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Today in STEM -- December 14

Almost everyone knows that Neil Armstrong was the first person to walk on the moon, but what about the last?

On this day exactly 40 years ago, astronaut Eugene Cernan became the "last man" (so far) to walk on the moon. Cernan was the commander of Apollo 17, the last in the Apollo series of spacecraft. He was the last of 12 people who walked on the moon, one of three to have voyaged to the moon twice, and the only one to have descended to the moon twice, though he did not leave the Lunar Lander on Apollo 10, his first trip to the moon.

The Apollo project, conceived under President Eisenhower but made famous by President Kennedy, was the first three-man project in NASA's history -- Mercury spacecraft were designed for one astronaut and the Gemini project was a two-man series that gave NASA valuable information about how human bodies reacted to space and helped develop technology that made a moon landing possible. Arguably the most famous Apollo missions were Apollo 11 and Apollo 13 -- the first moon landing and a mission that went disastrously wrong, respectively.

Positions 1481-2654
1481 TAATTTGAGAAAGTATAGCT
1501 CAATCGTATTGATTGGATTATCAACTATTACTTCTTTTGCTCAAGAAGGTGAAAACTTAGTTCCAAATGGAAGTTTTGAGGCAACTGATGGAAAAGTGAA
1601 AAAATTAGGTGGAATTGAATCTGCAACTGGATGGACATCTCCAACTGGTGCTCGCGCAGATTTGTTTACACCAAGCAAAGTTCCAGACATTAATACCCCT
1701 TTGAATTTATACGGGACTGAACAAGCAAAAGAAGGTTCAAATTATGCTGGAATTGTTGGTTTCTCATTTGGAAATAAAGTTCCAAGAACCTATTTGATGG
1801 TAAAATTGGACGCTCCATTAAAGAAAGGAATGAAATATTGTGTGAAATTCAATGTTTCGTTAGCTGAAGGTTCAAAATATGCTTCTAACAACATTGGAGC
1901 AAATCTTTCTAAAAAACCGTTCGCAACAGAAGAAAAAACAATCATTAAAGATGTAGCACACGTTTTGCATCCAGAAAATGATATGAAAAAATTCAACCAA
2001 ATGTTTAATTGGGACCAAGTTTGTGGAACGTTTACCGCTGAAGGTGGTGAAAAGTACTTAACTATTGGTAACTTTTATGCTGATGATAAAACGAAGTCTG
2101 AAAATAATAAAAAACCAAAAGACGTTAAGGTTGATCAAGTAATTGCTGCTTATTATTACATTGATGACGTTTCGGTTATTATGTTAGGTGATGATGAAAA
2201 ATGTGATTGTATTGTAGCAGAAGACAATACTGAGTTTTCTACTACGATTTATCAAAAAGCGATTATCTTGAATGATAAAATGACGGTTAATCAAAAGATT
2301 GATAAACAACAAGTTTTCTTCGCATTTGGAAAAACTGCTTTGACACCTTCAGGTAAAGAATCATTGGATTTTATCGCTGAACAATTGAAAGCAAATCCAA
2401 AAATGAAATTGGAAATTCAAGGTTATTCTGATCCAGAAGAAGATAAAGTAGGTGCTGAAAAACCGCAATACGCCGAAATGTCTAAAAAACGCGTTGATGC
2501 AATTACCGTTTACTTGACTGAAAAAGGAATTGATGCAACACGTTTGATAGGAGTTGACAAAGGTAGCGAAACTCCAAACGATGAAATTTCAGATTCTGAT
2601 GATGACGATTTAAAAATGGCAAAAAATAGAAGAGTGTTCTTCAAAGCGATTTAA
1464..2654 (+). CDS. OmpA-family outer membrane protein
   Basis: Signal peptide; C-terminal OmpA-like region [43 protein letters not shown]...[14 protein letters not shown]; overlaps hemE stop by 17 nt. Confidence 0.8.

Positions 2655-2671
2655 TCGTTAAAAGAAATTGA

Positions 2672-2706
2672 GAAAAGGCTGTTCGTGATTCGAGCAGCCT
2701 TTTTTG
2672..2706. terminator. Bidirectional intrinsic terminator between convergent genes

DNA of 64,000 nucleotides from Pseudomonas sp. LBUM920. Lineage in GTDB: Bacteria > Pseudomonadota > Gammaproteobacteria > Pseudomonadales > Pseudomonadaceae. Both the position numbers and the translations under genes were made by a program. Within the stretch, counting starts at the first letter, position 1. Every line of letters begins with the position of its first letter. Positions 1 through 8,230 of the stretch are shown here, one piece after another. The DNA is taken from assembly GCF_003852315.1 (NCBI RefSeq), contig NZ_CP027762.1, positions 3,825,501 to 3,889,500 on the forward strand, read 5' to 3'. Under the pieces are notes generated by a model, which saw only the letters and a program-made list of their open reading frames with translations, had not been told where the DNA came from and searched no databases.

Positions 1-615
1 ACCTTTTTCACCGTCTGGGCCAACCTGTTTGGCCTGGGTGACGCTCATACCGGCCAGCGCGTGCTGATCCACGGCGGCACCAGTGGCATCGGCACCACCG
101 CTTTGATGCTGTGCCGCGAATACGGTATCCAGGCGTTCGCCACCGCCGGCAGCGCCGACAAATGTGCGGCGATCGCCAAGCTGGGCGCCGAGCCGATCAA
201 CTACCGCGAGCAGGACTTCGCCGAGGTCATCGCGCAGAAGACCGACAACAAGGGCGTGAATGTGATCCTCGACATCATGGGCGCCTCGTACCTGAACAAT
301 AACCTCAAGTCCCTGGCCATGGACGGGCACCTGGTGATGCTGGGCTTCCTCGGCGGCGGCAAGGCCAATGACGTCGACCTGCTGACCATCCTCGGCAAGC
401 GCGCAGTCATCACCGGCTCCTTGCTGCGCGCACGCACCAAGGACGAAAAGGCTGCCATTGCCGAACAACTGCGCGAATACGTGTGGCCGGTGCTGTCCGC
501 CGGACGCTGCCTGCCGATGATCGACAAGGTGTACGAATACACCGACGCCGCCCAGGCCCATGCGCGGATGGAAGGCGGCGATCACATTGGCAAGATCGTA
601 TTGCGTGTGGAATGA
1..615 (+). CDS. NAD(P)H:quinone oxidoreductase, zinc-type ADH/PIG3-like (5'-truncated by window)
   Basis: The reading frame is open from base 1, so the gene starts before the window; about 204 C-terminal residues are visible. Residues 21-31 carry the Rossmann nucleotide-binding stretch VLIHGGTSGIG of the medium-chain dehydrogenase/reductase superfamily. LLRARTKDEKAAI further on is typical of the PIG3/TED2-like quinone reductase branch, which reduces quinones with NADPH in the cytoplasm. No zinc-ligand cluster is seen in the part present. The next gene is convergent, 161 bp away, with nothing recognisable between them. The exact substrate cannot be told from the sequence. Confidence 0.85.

Currently NASA has no plans to return to the moon, but is pushing the envelope by traveling farther into the solar system. Mars, recently the site of the Curiosity Landing. is the current focus of exploration. Perhaps in 20 years, we'll be writing on the anniversary of the first man to walk on Mars.       

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